First things first, I received an eARC copy of the book through the writers’ agent.
Horror In Jordan’s Bank is the first book in the Horror series, “Deadraiser“, by the husband-wife duo of Wayne J. Keeley and Stephanie C. Lyons-Keeley.
Synopsis : DEADRAISER is the tale of a present-day practitioner who achieves what others have been unable to do for centuries — to raise the dead. The problem is that he must sacrifice innocent victims in order to maintain his power.
Review : A prologue tells us of the murder of a young girl called Prudence Martin. A diary entry (more on that in a while) informs us that Erika Manning, a Hollywood sweetheart and upcoming star, is found dead in her home, decapitated. Her boyfriend is also found dead, a bullet hole between his eyes. Erika was a native of a small town in Massachusetts called Jordan’s Bank. Five years after the death, her agent, Christopher “Chris” McGuire, takes her 15-year old daughter Fanchon to Jordan’s Bank to live with her aunt Meg. The Necromancer, though, is out to kill young Fanchon and anyone else who might come in his way.
The book starts with a prologue, as mentioned. Then there are various chapters named after the characters. They aren’t exactly POV chapters because the narration is still done by the writers. However, with every chapter the language and tone change accordingly. From time to time, we have chapters which, we are told, have been lifted from the unpublished manuscript of Mr. McGuire.
The core story works both as a horror story as well as a crime thriller. The murders of Erika and Prudence are just two in a long line as people start dropping dead once Chris and Fanchon arrive in town. I liked the way the authors kept the suspense intact. Every single one of the ambiguous characters feels like he could be the killer here. There is a dark horse too, one which should become more important as the series progresses to its next chapters.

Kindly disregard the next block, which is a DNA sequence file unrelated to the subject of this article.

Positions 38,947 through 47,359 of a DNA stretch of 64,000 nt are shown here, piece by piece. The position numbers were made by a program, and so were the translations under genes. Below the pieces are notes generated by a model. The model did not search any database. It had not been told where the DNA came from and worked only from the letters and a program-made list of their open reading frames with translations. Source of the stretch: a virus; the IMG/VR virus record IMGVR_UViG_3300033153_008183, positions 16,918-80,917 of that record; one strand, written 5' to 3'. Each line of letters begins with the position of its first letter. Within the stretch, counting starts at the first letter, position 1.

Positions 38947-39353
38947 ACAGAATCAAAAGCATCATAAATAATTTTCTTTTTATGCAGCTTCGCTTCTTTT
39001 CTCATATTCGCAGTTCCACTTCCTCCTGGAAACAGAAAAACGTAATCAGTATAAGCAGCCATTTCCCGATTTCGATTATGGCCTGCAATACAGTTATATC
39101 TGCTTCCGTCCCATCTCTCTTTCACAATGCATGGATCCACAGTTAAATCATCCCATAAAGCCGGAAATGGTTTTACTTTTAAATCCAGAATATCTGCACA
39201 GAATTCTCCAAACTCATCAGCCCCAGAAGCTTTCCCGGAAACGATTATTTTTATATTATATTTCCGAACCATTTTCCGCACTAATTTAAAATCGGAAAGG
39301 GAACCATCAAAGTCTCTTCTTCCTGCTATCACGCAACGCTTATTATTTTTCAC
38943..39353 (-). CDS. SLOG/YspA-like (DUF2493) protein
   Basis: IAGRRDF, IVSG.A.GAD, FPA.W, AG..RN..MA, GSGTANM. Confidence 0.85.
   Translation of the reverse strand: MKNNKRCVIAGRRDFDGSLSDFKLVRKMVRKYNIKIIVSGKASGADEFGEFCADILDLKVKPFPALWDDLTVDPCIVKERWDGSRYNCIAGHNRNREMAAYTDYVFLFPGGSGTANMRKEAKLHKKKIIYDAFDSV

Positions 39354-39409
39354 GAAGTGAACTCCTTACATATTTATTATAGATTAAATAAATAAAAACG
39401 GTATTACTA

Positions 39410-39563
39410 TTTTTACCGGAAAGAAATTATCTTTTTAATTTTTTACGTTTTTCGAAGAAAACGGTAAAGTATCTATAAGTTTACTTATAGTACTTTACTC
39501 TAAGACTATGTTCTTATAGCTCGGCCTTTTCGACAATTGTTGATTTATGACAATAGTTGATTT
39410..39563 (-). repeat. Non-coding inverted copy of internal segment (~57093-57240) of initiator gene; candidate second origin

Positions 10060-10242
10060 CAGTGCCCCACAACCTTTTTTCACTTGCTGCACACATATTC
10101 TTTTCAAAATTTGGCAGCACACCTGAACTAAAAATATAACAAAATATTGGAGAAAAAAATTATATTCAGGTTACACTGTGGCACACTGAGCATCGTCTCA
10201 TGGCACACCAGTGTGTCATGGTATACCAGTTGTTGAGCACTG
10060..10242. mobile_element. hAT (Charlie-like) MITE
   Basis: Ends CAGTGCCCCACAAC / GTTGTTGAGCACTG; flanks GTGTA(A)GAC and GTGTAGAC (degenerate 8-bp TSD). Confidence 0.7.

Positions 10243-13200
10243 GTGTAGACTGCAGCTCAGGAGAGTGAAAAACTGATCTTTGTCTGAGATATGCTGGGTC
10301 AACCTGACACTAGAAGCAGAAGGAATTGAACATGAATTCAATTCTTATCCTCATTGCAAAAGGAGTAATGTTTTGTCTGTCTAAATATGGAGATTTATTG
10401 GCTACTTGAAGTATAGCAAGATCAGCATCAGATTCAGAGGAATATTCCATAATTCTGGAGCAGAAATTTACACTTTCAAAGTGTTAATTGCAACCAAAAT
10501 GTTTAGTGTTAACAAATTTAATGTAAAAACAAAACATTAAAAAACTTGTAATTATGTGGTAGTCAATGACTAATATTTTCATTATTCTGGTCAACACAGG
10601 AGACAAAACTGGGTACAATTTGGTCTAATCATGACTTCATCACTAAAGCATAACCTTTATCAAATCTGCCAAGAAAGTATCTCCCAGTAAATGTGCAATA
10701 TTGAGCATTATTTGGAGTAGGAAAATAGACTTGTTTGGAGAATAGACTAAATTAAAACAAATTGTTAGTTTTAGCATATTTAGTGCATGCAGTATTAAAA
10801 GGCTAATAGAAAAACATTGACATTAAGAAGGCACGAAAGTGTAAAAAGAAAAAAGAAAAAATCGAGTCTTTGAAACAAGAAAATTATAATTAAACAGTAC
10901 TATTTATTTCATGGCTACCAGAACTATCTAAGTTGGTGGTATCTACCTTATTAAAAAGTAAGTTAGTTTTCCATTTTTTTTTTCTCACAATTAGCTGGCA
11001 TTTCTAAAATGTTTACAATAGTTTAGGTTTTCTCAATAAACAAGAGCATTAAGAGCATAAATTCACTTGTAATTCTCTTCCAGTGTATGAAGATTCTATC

The horror of the story, which is the top draw here, is interesting in parts. It did scare me at times, to be honest. At other times though, “cliché” is the word that sprung to mind.
There are some characters whom you can take to be pure evil. One of them is killed in the very next set-piece after his outing. Late revelations about the characters’ true allegiances and motives do improve the overall assessment.
However, there were many plot beats which left me underwhelmed. 15-year old virgin Fanchon lays eyes on a local boy and she just knows that a physical relationship is going to materialize between them sooner or later. Like, really? That oversexed? For a supposed co-protagonist, she wasn’t someone whom I could always feel for. The town too is a strange place, stuck in a time warp. At one point early on, mobile phones come out to record an accident (to make it viral). At more than a few other points, we’re told that there are nary if any mobile phones and very poor cellular network in the town. Electricity and roads are godsends, it’d seem! The authors go to great pains at various occasions to clarify things with the use of parentheses. Better description and a trust in the reader’s aptitude would have been a smarter move, methinks. Apart from Mr. McGuire, who I think is the ethical compass of this series, and Fanchon, other characters are either underdeveloped or stereotypical.
The book is light, 128 pages in all. That is one of the reasons why we leave the characters way earlier than when we would have liked to, without any resolution or closure. I understand that a multi-book series needs cliffhanger endings but some satisfaction at the end of each book, beginning with the first, would have been better in my humble opinion.
Verdict : Horror In Jordan’s Bank, despite its flaws, is a decent late-night read. Its horror chills are effective, if repetitive.
Genre : Horror, Thriller, Mystery, Crime, Fiction.
Parent Guide : The book has some sexual content and sporadic use of strong language.
Rating : 3/5
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Thanks for reading.